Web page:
George Monbiot said some of these writers were being paid to flood the left wing media with right wing views to make it look that its readers, and the nation, were mainly on the right. It was strange how everyday the first 20 or so posts were from right wingers, and in those days the first to write in would stay up front all day for everyone to see. So, when I was on holiday once I got up at 5am in the morning and these posts by right wingers were already there, so they had to be sitting there waiting all night to get in first, although they were probably American so they could do it through the day.

So I decided to take them on ans set about dismantling their arguments by putting out real facts, quotes, and links to sites and I thought the Guardian would be pleased with me, but guess what, the Guardian moderators started removing my posts.  I felt really guilty at first feeling I had done something wrong. Then one day the Guardian had an article about an advert for some posh apartments in the Canary Wharf which showed the extravagant opulence of the rich which many people found distasteful and there was lots of complaints from the public. But the the right were there again saying that the One Percent were the job creators and through trickle down economics we all got to earn a living. So I found a blog by a London policeman who was an expert on City of London crime and he said the Square Mile was the biggest financial crime centre of the world, so I put out quotes from his blog and links but the Guardian removed them. I now knew why the left was under represented in CiF, the Guardian was simply removing all their posts. I never bought the Guardian again after that.


Konrad said...

“Boy, do I hate The Guardian. I bought that paper for years and carried it about as a badge of honour, and maybe it was okay once, but I suspect that to some degree it was always leading me away from the truth to protect the establishment's interests.” ~ Kaivey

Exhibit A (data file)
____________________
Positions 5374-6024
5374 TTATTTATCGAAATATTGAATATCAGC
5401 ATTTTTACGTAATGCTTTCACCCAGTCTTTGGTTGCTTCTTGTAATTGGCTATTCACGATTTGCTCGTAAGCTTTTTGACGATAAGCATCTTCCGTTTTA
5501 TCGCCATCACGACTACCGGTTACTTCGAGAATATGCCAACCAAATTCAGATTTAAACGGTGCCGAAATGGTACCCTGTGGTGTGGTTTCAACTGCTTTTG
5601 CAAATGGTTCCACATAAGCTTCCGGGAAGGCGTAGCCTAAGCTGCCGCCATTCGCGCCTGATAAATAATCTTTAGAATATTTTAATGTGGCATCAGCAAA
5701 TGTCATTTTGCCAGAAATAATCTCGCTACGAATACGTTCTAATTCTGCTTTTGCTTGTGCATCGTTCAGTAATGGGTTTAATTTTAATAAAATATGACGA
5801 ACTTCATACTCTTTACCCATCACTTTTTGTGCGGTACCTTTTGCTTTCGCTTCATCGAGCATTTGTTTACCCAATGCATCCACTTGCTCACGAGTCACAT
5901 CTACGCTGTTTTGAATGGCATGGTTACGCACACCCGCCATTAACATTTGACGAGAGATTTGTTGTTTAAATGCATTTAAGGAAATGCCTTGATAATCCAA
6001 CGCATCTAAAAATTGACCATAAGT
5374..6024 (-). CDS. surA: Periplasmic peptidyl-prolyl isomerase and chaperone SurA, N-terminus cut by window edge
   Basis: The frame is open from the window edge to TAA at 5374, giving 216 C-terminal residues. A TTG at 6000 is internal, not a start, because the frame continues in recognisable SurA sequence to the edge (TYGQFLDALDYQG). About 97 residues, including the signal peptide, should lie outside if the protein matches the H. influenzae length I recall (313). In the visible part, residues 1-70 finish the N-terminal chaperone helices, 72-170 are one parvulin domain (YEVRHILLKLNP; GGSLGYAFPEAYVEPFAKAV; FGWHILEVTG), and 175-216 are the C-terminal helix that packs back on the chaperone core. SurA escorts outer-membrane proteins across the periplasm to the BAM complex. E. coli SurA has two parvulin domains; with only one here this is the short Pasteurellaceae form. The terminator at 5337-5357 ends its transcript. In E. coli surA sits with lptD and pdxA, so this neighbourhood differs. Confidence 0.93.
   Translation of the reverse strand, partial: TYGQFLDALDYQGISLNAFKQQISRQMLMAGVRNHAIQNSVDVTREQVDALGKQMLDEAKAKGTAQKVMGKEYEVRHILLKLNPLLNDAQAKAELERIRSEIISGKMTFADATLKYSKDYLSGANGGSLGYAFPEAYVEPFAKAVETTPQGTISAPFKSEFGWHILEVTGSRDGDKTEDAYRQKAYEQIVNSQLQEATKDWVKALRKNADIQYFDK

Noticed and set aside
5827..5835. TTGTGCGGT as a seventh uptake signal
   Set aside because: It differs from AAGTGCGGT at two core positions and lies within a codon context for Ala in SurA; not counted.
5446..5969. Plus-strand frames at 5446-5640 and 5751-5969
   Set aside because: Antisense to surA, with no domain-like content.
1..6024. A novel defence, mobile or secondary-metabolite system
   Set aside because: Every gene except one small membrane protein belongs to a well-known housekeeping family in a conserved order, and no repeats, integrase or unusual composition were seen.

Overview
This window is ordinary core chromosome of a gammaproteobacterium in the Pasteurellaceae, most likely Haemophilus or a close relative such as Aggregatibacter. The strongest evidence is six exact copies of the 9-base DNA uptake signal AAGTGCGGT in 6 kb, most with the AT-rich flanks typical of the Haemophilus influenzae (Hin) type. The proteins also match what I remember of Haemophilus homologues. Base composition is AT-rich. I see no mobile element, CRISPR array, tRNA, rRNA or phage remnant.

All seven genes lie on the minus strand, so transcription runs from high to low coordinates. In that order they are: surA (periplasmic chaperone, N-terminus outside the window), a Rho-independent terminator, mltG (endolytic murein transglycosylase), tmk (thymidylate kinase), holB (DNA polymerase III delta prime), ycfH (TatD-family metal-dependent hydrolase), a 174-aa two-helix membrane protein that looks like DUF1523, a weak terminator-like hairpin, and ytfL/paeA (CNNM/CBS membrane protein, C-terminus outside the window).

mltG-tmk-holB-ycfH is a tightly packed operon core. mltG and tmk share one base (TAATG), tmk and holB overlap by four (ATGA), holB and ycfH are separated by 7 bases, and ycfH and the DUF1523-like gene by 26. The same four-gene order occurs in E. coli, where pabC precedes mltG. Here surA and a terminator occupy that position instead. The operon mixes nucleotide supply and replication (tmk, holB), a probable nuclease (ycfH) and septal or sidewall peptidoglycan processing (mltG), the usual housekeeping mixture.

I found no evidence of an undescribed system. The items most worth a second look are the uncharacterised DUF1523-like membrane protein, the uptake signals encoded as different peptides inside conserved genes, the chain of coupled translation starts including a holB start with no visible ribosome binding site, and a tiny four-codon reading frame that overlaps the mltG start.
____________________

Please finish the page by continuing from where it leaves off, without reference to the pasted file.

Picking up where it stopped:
The original Manchester Guardian was honest and colorful; even witty and insightful. In 1959 it became known as “The Guardian.” By the late 1980s it had really started to slip. In the 1990s it completely sold out to the neoliberal Establishment. Today it is not fit to line birdcages with. It is true that the Guardian is not part of Rupert Murdoch’s fiefdom, but it is still a tabloid rag that Britons read on the dreary train ride to and from work.

At home, Britons get their news from the radio, from TV, and from the Internet. Or from gossip in the pub. On the trains they get their news from broadsheet tabloids like the Guardian or the Sun, that intersperse sexy photos (e.g. “page 3 girls” meaning bare-breasted female glamour models) with pro-neoliberal, pro-war, pro-Israel trash.

Those privatized trains. Always trying to gouge you for more money when you buy tickets. (“That fare is only offered on Tuesdays from 2 to 2:30 pm.”)

When I was a young boy in the USA I listened to the BBC on short wave radio, and I loved what I took to be its cosmopolitan sophistication. I learned many things about faraway lands that I had not known before. As a little boy I fancied that the BBC made me into something of a James Bond, learning about foreign cultures.

Those were better days. The elderly in the U.K. know what I am talking about. The youth do not.

My late aunt and late grandmother were from England. They used to show me photos from the homeland (taken 1940-1970). That was a different world. Young people have no idea how far things have fallen. Our world today has become a “Mad Max” wasteland.

Matt Franko said...

I wouldnt say that Assange is looked upon that way here in the US...

I think here in US he has probably a wider acceptance... 99% of negativity against Assange is UK driven...

The UK intelligence community has a lot to hide wrt their involvement in the coup attempt against Trump... and will eventually be made to pay a price for this... maybe the whole UK will be made to pay a price...

Typical Trump people here imo probably support Assange... Trump is on the record as saying "I love wikileaks.."...

Noah Way said...

Tangentially related: the CIA has charged a former employee with espionage regarding the release of information about CIA hacking activity and techniques. But they don't have any evidence so they charged him with child pornography, claiming that they found "tens of thousands of pictures" on his computer.

Child porn stings and smears have been used repeatedly against people the Deep State doesn't care for, like Scott Ritter. Glenn Greenwald doesn't travel with electronic devices because he's concerned that such things could be planted on them and that he could then be arrested based on "routine search" while traveling.